Aramaic in Post-Biblical Judaism and Early Christianity
NEH Summer Seminar
June 14-July 23, 2004
In this six-week seminar, participants will study the Aramaic language and literature of post-biblical Judaism and early Christianity. In the mornings, participants will receive intensive instruction in three dialects of Aramaic: Jewish Literary Aramaic of first-century Judea and Qumran, Jewish Palestinian Aramaic of Galilee in the third century and later, and Syriac, used extensively in Eastern Christianity. The Seminar is structured so that participants, upon successful completion, will have mastered at least one dialect for use in their personal research.
In the evenings, there will be seminars discussing the literature written in these dialects and analyzing how that literature can be used in historical and religious studies of ancient Judaism and Christianity. Topics will include: Dead Sea Scrolls, Bar Kokhba, synagogue and ossuary inscriptions, the language of Jesus, Targums and Peshitta, rabbinic literature, and Dura Europos, as well as Ephrem and Aphrahat. One week will be devoted to seminars on the history and development of the Aramaic language.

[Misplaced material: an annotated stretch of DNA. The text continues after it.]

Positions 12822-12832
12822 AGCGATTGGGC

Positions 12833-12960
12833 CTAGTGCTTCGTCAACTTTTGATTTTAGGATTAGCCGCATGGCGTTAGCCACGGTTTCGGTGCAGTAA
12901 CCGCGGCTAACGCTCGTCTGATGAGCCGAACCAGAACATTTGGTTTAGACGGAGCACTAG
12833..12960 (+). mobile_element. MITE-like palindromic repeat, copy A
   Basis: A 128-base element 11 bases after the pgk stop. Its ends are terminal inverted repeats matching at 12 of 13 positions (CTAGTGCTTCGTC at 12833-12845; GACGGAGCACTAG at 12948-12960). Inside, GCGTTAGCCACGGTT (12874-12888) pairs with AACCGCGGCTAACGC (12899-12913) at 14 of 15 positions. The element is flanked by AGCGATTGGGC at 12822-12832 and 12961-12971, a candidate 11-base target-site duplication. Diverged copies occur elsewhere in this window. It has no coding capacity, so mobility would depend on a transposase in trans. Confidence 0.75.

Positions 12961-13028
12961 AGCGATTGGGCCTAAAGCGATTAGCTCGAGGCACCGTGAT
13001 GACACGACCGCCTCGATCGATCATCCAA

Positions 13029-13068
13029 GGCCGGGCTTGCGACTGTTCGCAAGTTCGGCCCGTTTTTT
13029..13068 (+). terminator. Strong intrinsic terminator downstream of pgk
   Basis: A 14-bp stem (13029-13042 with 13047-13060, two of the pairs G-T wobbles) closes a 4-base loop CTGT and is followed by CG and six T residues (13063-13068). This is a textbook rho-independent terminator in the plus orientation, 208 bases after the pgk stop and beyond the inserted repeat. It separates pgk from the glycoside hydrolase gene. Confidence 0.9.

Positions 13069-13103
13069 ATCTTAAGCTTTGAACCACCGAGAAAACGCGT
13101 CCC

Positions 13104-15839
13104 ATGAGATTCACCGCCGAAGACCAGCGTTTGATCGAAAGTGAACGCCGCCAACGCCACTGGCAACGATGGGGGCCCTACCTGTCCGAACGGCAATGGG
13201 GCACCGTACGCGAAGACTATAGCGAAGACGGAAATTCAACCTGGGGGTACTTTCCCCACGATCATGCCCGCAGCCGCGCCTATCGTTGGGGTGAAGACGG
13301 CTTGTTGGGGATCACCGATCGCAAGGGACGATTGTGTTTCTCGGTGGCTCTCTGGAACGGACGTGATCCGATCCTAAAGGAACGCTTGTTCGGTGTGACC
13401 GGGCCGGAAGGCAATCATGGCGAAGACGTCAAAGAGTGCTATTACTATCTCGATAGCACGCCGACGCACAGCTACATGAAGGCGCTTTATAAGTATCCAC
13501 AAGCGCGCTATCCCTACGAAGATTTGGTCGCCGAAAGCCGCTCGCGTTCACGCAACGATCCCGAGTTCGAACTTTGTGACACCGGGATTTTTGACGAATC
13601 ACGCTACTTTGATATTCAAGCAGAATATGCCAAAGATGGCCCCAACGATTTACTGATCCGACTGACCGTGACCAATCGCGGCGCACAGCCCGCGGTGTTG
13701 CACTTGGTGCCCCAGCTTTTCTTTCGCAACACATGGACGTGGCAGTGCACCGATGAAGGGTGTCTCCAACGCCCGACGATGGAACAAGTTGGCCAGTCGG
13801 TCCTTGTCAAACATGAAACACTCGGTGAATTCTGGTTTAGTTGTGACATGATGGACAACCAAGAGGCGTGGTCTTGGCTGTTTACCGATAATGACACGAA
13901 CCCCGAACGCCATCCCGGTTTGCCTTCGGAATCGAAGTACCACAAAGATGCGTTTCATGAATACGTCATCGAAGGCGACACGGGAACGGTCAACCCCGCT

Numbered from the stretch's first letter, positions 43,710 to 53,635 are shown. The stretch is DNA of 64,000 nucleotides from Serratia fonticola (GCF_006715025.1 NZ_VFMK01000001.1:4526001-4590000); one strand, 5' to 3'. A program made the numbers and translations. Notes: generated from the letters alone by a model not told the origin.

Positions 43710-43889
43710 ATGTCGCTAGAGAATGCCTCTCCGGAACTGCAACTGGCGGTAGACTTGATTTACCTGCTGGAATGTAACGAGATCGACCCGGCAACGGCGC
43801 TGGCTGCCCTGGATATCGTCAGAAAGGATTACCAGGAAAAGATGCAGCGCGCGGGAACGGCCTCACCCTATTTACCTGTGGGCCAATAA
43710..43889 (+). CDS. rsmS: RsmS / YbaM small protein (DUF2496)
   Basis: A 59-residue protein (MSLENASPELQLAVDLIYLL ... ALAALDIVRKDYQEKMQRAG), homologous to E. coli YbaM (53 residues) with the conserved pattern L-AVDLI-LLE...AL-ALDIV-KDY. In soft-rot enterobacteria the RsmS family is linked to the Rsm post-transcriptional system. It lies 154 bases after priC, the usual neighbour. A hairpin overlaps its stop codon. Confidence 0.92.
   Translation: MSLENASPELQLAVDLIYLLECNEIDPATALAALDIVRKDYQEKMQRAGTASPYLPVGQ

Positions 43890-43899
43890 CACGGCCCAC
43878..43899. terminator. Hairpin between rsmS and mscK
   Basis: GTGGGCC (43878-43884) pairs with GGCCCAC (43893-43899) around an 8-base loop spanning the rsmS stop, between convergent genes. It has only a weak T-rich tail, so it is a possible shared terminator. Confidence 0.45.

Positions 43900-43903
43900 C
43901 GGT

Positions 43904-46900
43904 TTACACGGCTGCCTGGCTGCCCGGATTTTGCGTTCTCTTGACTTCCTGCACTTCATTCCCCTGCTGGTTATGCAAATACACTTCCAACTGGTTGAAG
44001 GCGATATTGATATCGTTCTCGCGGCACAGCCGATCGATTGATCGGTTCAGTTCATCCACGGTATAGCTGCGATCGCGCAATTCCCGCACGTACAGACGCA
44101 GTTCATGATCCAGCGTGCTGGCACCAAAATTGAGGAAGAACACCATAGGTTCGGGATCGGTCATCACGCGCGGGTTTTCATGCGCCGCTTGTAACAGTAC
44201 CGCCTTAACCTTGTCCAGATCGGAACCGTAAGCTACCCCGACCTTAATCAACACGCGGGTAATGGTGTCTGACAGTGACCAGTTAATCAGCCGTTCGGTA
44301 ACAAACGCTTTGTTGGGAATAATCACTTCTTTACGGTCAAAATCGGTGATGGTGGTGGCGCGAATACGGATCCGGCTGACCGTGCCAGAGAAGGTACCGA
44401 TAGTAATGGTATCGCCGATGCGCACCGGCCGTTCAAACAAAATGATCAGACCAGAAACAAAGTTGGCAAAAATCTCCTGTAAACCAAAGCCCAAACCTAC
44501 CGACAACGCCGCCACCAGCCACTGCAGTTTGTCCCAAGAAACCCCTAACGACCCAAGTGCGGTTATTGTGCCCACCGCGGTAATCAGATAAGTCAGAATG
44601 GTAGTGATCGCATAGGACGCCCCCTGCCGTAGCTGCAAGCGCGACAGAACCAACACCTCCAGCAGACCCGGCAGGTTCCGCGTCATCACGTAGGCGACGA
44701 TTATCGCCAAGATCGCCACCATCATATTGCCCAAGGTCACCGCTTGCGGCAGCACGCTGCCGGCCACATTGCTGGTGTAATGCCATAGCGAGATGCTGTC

The six-week program will be organized to give participants support to do original research in Aramaic on a topic of their choice and to compose a publishable paper on it.
The organizers and principal teachers are: Eric M. Meyers, Paul V.M. Flesher, and Lucas Van Rompay.
Guest teachers and seminar leaders: Michael Sokoloff, Bar Ilan University (Israel); Douglas Gropp, Catholic University of America; Hayim Lapin, University of Maryland; Tina Shepardson, University of Tennessee, Knoxville.
Participants will be selected from applicants who have completed their doctoral dissertation. Knowledge of Hebrew as well as elementary knowledge of (any type of) Aramaic are a prerequisite. Successful applicants will receive a stipend of $3700.
For application information, please contact:
Department of Religion
Durham, NC 27708-0964
Thursday, October 23, 2003
NEH SUMMER SEMINAR IN ARAMAIC: